Thursday, April 07, 2011

A Not-So-Brief Lecture On Federal Appropriations Law

With the current impasse in the Congress and all the talk of the shutdown of the Federal Government, this maven has noticed a great deal of confusion about what this all means. So as a public service I will provide the following information on the one area in which I am truly a maven:

1. The Constitution provides that no funds may be drawn from the Treasury except under authority of appropriations made by law. Clearly, this means that without an appropriation payments may not be made by the United States government. However, beginning early in our nation’s history, appropriations have been viewed as providing two authorities. First is the authority of agencies to enter into legal obligations binding on the government. This authority is generally referred to as budget authority. Second is the authority of government disbursing officers to pay money out of the treasury to satisfy the obligations made by agencies.

2. When the head of an agency permits his/her employees to perform work for the government, s/he necessarily incurs an obligation to pay those employees for the time they work. Thus in order for the head of an agency to allow employees to work there must be budget authority available that permits the obligation. Heads of agencies have no authority to accept voluntary services.

3. The budget authority contained in appropriations acts are of three types:

a. One-year: this authority is available for obligation only in the fiscal year for which it is enacted;
b. Multiple-year: this authority is available for obligation for a period greater than one year as specified in the appropriation act itself;
c. No-year: this authority is available indefinitely until the agency uses it.

4. Budget authority is also provided in permanent appropriations. These are provisions of law that authorize agencies to incur obligations and that remain in effect until the Congress repeals or modifies them. Permanent appropriations are generally provided for what are referred to as direct-spending or entitlement programs.

5. If the budget authority under which an agency operates expires, i.e., it is no longer available for obligation, the head of the agency must immediately begin the orderly shutdown of the agency. The head of the agency has implicit authority to incur obligations for the purpose of shutdown but for no other purposes. Only those employees who are necessary to carry out the shutdown are permitted to come to work, and they are only permitted to work on shutting down the agency.

6. Legal opinions issued by the Justice Department have held that the President of the United States has implicit authority under the Constitution to incur obligations even in the absence of budget authority. Thus, for example, even without an appropriation for the Department of Defense, the president may authorize the United States military to continue to operate. Likewise, the president may authorize guards at federal prisons to continue to work even in the absence of an appropriation for the Bureau of Prisons. These and others are considered essential executive functions. However, even though the president can authorize these government employees to come to work, they cannot be paid for this work until the Congress enacts appropriations to pay them.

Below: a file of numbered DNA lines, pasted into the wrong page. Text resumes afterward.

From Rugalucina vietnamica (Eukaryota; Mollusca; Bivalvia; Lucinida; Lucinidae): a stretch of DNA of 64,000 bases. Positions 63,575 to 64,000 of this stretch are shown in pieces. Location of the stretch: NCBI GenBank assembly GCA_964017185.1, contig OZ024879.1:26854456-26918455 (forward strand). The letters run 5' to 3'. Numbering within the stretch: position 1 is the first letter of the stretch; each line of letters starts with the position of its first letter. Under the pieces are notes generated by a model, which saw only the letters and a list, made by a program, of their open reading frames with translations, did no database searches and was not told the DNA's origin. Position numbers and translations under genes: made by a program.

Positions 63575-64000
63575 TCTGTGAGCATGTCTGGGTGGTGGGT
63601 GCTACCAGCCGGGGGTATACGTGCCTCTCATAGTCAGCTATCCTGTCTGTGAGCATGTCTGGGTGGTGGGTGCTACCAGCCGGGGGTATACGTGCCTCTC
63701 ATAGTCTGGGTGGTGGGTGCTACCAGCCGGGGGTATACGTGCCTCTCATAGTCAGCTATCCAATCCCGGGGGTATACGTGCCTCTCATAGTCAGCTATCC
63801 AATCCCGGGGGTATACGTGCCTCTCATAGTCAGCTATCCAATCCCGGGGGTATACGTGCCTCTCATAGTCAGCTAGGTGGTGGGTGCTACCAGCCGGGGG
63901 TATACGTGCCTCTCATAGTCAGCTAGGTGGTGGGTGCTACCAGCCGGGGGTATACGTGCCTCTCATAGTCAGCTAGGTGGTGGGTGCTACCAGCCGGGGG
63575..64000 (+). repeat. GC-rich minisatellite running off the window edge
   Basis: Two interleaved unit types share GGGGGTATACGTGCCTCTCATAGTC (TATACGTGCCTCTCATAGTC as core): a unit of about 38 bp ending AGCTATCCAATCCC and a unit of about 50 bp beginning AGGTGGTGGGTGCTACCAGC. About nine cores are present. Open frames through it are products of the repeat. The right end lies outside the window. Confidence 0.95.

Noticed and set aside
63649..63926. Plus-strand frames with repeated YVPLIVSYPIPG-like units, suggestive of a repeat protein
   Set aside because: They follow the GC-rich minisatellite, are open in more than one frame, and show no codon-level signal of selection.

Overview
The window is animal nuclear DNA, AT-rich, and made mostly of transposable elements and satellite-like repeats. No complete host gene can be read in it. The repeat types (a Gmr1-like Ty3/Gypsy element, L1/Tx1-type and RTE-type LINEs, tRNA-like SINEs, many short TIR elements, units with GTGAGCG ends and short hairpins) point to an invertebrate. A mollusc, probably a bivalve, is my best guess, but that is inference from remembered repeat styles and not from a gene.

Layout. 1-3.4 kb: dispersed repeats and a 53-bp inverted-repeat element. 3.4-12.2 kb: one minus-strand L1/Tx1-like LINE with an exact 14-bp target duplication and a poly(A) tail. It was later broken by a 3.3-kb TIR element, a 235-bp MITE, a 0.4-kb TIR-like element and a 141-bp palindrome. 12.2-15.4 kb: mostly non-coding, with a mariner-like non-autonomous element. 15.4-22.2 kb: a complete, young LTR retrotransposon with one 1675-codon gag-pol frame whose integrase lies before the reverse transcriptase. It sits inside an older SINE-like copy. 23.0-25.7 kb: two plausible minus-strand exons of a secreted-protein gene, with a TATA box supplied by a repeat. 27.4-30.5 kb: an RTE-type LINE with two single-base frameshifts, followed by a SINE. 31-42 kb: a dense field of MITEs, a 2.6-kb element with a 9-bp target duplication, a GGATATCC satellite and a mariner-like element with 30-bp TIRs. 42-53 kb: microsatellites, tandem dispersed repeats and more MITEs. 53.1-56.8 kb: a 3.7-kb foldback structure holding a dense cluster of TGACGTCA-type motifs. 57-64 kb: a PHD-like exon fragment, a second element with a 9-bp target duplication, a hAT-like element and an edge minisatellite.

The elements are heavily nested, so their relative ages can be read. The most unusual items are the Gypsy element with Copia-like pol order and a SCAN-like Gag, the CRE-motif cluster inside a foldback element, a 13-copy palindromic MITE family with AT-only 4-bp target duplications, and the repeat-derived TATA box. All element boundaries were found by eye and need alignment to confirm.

7. There is likewise implicit constitutional authority in other branches of government to incur obligations in the absence of appropriations. For example, senators and representatives must be able to continue to work in the absence of appropriations to pay them. This authority is a logical necessity. If the Congress could not operate in the absence of appropriations, it could never meet to enact appropriations. The result would be a permanent shut down of the United States Government. (I will not comment on whether this would be good or bad.)

Okay, so where does this leave us in the event that the Congress is unable to agree on appropriations to continue the government beyond tomorrow night?

A. Agencies and programs that are funded by permanent, no-year or multiple-year appropriations can continue to operate. They have budget authority and have no need to shut down. Further, the obligations they incur, including those for salaries and benefits of their employees may be paid without further action of the Congress.

B. Agencies and programs funded by one-year appropriations that are covered by the expiring continuing resolution must be shut down. Heads of those agencies may only permit those employees who are involved in shutting down the agency to come to work. All other employees must be furloughed. Those employees who come to work may be paid only when the Congress enacts appropriations for that purpose. Furloughed employees may be paid if the Congress so provides by law.

C. Agencies and programs which the president determines are necessary to fulfill his constitutional authority may continue to operate. Obligations incurred by those agencies, including obligations to pay their employees, may not be paid until the Congress enacts an appropriation to pay them.

D. Representatives and senators may continue to incur obligations necessary to allow them to enact appropriations to restore the operations of government. This includes the authority to allow staffers to come to work for the purpose of enacting those appropriations. Obligations incurred by the Congress, including salaries and benefits for representatives, senators and their staffs, may not be paid until appropriations are enacted to pay for them.

So now you have it. Everything you never wanted to know about federal appropriations law. Will the government shut down tomorrow night. Don’t ask me! Go to your favorite physic.

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